Research Article: A Structural Split in the Human Genome

Date Published: July 11, 2007

Publisher: Public Library of Science

Author(s): Clara S.M. Tang, Richard J. Epstein, Guillaume Bourque.

Abstract: Promoter-associated CpG islands (PCIs) mediate methylation-dependent gene silencing, yet tend to co-locate to transcriptionally active genes. To address this paradox, we used data mining to assess the behavior of PCI-positive (PCI+) genes in the human genome.

Partial Text: Evolution of biological complexity involves an environmentally-regulated balance between genetic conservation and variation [1]–[6]. Phylogenetic leaps favoring speciation of higher organisms include the evolution of introns and DNA methylation [7], [8]. A more recent innovation is that of promoter-associated CpG islands (PCIs) [9] which, when methylated, mediate transcriptional repression and/or chromatin condensation [10]. About 60% of human genes contain PCIs [9], most of which are unmethylated [11], [12]. Such PCIs are more common in widely-expressed (housekeeping) genes [13], supporting the view that non-methylated PCIs actively maintain gene transcription [14], [15].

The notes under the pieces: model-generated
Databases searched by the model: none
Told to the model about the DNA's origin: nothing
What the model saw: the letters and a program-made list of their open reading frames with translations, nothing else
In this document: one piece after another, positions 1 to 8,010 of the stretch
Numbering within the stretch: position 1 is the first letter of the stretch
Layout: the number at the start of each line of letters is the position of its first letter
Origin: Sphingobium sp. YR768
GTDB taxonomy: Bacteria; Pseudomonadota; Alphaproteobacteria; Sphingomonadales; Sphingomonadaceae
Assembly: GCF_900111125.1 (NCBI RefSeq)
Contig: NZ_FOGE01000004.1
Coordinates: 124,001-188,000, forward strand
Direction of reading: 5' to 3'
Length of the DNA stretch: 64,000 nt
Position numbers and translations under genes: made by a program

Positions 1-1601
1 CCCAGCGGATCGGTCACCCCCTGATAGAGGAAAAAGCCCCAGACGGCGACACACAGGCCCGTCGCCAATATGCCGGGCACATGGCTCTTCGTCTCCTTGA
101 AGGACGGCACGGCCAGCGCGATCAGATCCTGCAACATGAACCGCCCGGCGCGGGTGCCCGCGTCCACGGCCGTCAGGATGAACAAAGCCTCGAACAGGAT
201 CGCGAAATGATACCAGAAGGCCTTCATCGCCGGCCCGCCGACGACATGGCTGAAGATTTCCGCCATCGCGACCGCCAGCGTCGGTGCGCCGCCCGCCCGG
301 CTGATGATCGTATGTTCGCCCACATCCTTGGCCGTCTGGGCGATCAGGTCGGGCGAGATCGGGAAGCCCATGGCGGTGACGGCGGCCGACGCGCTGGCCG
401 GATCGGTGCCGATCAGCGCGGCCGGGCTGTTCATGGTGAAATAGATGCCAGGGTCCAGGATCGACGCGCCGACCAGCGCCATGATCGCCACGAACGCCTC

There are three central findings of this study. First, there exists an AT-rich ‘second peak’ of PCI+ genes which, when compared with the GC-rich peak of housekeeping-like PCI+ genes, is characterized by lower transcriptional activity, higher intron number and length, and higher evolutionary rate. We propose that the AT-rich subset has arisen from the GC-rich subset of PCI+ genes via progressive loss of negative selection pressure, accompanied by progressive PCI methylation.